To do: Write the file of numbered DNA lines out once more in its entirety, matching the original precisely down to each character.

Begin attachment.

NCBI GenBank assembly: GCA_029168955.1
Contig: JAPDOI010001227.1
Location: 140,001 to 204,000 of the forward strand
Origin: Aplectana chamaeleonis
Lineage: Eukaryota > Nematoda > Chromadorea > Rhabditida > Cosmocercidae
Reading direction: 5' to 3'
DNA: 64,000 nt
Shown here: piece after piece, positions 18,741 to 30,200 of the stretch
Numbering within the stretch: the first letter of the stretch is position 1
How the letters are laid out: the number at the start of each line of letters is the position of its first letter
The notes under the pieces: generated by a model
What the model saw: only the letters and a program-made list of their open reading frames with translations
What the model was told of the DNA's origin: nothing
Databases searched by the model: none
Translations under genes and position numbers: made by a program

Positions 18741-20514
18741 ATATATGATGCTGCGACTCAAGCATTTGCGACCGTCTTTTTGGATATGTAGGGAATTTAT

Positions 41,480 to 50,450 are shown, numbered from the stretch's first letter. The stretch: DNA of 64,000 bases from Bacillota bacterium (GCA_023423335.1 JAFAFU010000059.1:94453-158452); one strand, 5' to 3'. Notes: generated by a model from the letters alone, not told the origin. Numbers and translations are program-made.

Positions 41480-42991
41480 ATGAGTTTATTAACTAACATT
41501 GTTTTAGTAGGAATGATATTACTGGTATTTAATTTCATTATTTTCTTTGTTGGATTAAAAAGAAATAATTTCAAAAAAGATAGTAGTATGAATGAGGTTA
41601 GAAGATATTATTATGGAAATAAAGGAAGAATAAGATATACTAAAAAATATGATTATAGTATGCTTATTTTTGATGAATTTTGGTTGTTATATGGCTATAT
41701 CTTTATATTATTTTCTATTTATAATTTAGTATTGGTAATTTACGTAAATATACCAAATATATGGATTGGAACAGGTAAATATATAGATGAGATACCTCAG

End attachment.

NCBI GenBank assembly: GCA_029168955.1
Contig: JAPDOI010001227.1
Location: 140,001 to 204,000 of the forward strand
Origin: Aplectana chamaeleonis
Lineage: Eukaryota > Nematoda > Chromadorea > Rhabditida > Cosmocercidae
Reading direction: 5' to 3'
DNA: 64,000 nt
Shown here: piece after piece, positions 18,741 to 30,200 of the stretch
Numbering within the stretch: the first letter of the stretch is position 1
How the letters are laid out: the number at the start of each line of letters is the position of its first letter
The notes under the pieces: generated by a model
What the model saw: only the letters and a program-made list of their open reading frames with translations
What the model was told of the DNA's origin: nothing
Databases searched by the model: none
Translations under genes and position numbers: made by a program

Positions 18741-20514
18741 ATATATGATGCTGCGACTCAAGCATTTGCGACCGTCTTTTTGGATATGTAGGGAATTTAT

Positions 41,480 to 50,450 are shown, numbered from the stretch's first letter. The stretch: DNA of 64,000 bases from Bacillota bacterium (GCA_023423335.1 JAFAFU010000059.1:94453-158452); one strand, 5' to 3'. Notes: generated by a model from the letters alone, not told the origin. Numbers and translations are program-made.

Positions 41480-42991
41480 ATGAGTTTATTAACTAACATT
41501 GTTTTAGTAGGAATGATATTACTGGTATTTAATTTCATTATTTTCTTTGTTGGATTAAAAAGAAATAATTTCAAAAAAGATAGTAGTATGAATGAGGTTA
41601 GAAGATATTATTATGGAAATAAAGGAAGAATAAGATATACTAAAAAATATGATTATAGTATGCTTATTTTTGATGAATTTTGGTTGTTATATGGCTATAT
41701 CTTTATATTATTTTCTATTTATAATTTAGTATTGGTAATTTACGTAAATATACCAAATATATGGATTGGAACAGGTAAATATATAGATGAGATACCTCAG